Case Report | Open Access
Intrapelvic Migration of the Lag Screw in Intramedullary Nailing
Internal fixation with intramedullary devices has gained popularity for the treatment of intertrochanteric femoral fractures, which are common injuries in the elderly. The most common complications are lag screw cut out from the femoral head and femoral fracture at the distal tip of the nail. We report here a rare complication of postoperative lag screw migration into the pelvis with no trauma. The patient was subsequently treated with lag screw removal and revision surgery with total hip arthroplasty. This case demonstrated that optimal fracture reduction and positioning of the lag screw are the most important surgical steps for decreasing the risk of medial migration of the lag screw. Furthermore, to prevent complications, careful attention should be paid to subsequent steps such as precise insertion of the set screw.
Intertrochanteric femoral fractures are common injuries in the elderly. An estimated 1.66 million hip fractures occurred worldwide in 1990, and this number is expected to increase to 6.26 million by 2050 . Management options for these fractures include extramedullary and intramedullary implants. Intramedullary devices appear to have some advantages over extramedullary devices, which are biomechanically more stable under loading because their lever arm is short and their insertion is minimally invasive [2, 3]. Furthermore, immediate weight bearing is ensured, and postoperative morbidity remains low. Internal fixation with an intramedullary device has gained popularity for treatment of intertrochanteric femoral fractures. Despite good and reliable results, some typical failures and complications may occur [4, 5]. The most common complications are lag screw cut out from the femoral head and femoral fracture at the distal tip of the nail [6, 7], and complications related to the lag screw include medial pelvic migration  and lateral migration .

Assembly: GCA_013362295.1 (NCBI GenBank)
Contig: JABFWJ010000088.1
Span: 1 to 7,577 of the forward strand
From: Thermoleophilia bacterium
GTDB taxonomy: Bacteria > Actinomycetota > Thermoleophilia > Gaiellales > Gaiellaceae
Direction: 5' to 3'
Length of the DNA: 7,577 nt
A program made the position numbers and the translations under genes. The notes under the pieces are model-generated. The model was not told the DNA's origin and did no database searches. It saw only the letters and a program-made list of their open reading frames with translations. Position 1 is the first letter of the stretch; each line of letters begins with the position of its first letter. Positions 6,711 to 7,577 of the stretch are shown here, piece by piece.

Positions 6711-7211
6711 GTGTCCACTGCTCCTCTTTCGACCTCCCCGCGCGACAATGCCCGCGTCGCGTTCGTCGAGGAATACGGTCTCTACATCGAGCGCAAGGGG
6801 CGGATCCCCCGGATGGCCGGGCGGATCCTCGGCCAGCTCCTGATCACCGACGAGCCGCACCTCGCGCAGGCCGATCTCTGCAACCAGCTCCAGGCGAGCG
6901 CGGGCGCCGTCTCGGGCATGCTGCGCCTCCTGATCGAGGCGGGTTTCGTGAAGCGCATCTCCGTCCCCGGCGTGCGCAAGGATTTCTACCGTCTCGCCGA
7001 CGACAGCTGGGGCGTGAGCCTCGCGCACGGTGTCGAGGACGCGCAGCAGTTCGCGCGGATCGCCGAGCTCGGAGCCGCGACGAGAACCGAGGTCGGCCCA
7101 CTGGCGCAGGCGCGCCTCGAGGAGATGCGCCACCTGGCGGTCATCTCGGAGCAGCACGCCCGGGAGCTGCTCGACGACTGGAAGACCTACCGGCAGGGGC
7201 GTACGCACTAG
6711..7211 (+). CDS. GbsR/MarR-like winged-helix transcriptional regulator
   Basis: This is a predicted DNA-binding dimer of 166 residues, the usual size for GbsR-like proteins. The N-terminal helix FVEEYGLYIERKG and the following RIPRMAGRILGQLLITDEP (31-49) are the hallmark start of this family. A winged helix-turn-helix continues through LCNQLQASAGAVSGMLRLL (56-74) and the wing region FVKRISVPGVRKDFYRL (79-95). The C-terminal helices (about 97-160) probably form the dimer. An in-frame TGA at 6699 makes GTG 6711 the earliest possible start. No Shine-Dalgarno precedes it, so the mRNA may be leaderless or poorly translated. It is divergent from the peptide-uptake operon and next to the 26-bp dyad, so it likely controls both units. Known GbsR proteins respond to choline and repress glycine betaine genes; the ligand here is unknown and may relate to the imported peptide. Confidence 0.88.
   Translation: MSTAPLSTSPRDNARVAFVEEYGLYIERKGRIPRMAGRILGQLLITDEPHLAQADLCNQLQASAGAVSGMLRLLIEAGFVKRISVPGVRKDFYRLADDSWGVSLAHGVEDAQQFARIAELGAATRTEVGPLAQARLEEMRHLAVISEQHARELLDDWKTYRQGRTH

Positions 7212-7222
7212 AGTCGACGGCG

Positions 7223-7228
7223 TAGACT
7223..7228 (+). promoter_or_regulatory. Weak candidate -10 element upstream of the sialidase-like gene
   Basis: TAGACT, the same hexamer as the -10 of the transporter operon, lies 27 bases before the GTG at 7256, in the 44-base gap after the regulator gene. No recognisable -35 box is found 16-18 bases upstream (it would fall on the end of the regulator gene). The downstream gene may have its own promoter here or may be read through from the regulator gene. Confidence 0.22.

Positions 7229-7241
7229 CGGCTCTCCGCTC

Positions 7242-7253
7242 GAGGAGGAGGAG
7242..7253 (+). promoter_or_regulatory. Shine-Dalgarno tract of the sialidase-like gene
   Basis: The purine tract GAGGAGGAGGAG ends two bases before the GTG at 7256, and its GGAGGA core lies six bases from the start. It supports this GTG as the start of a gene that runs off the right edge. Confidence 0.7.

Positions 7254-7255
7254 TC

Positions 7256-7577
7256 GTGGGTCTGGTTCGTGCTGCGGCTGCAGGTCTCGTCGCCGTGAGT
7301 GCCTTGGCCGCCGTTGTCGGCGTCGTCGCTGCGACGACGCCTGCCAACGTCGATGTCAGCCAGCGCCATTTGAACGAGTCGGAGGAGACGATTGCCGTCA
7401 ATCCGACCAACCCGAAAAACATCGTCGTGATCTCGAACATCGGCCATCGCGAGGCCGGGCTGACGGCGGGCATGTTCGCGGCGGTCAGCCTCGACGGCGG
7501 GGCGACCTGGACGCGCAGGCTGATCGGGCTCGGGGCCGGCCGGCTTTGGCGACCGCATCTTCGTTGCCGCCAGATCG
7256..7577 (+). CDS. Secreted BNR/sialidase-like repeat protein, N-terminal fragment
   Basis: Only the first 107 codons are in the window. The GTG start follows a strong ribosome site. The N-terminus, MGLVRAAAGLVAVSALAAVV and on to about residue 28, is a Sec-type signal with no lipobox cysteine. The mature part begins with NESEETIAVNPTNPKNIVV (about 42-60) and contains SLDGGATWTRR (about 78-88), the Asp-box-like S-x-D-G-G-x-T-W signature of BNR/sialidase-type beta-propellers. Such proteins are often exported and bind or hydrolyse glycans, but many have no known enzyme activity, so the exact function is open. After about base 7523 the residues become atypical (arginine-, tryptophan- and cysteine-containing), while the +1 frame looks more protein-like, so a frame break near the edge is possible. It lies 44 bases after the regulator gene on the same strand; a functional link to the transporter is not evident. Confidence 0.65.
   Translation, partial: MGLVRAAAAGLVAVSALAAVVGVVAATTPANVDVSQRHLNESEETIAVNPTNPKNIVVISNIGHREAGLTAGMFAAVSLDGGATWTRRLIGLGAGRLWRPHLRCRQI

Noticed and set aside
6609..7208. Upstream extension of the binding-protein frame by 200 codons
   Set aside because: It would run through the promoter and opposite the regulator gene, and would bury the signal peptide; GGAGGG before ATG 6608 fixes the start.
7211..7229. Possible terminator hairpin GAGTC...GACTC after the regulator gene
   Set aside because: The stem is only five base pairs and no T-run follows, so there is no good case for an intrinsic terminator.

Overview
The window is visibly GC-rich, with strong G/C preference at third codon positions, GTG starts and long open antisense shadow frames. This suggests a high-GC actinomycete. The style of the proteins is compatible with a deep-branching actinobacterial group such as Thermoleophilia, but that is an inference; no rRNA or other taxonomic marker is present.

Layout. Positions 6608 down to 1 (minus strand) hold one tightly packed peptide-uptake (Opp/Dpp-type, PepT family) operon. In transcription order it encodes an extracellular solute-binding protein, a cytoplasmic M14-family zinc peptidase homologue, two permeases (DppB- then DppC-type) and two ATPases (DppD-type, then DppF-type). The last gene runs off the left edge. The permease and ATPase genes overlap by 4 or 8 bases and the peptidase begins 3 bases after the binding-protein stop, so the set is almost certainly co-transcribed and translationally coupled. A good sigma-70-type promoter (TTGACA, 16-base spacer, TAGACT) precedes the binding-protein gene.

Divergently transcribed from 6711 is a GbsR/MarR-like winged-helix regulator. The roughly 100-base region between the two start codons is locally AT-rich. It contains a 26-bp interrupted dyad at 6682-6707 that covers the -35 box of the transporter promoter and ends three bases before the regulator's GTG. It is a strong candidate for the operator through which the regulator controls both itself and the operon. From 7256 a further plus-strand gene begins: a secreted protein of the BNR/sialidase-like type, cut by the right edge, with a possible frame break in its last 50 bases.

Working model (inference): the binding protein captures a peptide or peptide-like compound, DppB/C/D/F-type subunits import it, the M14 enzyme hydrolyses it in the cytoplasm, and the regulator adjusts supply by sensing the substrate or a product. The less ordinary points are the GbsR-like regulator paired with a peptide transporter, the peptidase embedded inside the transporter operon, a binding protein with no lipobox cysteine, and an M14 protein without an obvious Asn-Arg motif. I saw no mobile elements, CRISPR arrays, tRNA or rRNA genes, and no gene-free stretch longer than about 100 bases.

Here we present a rare complication of postoperative lag screw migration into the pelvis with no trauma. The patient was subsequently treated with lag screw removal and revision surgery with total hip arthroplasty.
2. Case Report
A 63-year-old female was injured after falling off a bicycle and transported to a nearby emergency hospital by ambulance. On initial physical examination, tenderness and swelling were noted over the trochanteric region. She could not move her left leg actively because of severe left hip pain. She had no distal neurovascular deficits or other clinically apparent orthopedic or systemic injuries. Radiography revealed a trochanteric fracture in the left femur, AO type 31-A1.2 (Figure 1). She underwent closed reduction and internal fixation with a short gamma 3 nail (Stryker, Tokyo, Japan) according to the standard technique (Figure 2). The lag screw was inserted close to the subchondral bone, but eccentrically in the femoral head. No unusual events were noted during the operative period, and the early postoperative course was uneventful. The patient was mobilized and attained full weight-bearing status prior to discharge 1 month later. At 6 weeks after the first operation, she returned to the hospital with a 1-week history of progressive pain in her left hip, but no trauma. Radiography revealed redisplacement of the fracture and intrapelvic migration of the lag screw through the femoral head and the medial wall of the acetabulum, which was separated from the nail body (Figure 3). She was referred to our hospital for revision surgery. Intra-abdominal organ injuries were excluded on contrast-enhanced computed tomography (Figure 4). The lag screw was located deep in the pelvis, between the internal and external iliac vessels, and tangent to the bladder and the sigmoid, but no signs of pneumoperitoneum or hematuria were present. We scheduled a 2-stage operation. First, the migrated lag screw was removed without injury to other pelvic structures. Immediately after the surgery, the pelvis and abdomen were assessed by computed tomography, which revealed no intrapelvic damage due to removal of the migrated lag screw. In the second operation, 3 weeks after the removal surgery, cementless total hip arthroplasty with an autologous bone graft for the bony defect in the acetabulum due to lag screw penetration was performed (Figure 5).